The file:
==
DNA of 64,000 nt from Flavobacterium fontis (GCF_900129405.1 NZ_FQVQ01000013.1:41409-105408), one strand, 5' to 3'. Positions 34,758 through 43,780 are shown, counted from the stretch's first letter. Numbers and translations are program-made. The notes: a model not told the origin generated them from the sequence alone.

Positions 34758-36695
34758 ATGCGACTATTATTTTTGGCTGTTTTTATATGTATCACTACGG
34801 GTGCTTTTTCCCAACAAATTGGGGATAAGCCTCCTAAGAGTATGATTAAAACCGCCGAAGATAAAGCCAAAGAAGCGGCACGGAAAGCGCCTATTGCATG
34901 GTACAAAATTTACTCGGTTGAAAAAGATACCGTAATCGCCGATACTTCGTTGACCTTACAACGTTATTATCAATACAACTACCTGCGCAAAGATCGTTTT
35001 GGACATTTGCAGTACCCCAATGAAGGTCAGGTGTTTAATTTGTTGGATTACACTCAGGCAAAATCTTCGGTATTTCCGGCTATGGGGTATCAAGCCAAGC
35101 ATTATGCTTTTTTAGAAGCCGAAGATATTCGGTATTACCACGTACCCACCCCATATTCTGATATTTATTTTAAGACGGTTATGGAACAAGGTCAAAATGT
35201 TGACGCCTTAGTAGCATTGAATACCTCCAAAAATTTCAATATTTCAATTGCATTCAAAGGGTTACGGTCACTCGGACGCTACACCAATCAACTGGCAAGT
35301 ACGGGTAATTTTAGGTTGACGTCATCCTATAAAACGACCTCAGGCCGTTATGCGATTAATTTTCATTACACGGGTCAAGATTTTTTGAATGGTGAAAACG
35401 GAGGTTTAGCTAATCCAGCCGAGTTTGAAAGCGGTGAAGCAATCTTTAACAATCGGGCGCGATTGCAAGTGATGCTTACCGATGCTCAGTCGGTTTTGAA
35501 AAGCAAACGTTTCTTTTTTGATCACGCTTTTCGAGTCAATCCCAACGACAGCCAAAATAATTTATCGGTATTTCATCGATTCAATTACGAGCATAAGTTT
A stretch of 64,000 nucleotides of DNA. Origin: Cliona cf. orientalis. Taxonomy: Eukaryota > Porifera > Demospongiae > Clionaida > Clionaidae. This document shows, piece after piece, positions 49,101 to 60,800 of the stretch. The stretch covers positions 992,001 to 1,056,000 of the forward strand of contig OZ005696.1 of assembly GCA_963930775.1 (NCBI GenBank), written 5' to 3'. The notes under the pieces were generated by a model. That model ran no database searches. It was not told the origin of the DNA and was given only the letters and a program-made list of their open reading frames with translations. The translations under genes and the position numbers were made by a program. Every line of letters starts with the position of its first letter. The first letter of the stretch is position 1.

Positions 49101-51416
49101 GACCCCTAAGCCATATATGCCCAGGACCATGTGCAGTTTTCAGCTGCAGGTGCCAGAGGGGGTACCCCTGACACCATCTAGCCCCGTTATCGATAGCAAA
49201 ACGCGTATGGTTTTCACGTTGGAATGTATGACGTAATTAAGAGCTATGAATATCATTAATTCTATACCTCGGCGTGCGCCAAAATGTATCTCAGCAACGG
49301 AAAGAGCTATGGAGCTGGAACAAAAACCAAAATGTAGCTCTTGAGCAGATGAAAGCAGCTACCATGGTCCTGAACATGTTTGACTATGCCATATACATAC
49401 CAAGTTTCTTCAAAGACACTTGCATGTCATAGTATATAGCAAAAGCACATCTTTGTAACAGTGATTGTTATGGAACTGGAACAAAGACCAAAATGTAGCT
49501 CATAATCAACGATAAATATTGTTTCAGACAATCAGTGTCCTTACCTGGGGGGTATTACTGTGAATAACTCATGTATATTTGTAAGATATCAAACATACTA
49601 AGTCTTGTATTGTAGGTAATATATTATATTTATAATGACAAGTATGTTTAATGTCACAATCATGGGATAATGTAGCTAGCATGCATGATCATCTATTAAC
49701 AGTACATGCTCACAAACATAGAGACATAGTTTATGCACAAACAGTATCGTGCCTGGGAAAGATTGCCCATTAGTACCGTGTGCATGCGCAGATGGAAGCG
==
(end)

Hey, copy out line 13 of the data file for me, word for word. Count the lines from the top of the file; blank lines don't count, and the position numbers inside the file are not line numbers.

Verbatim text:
Positions 49101-51416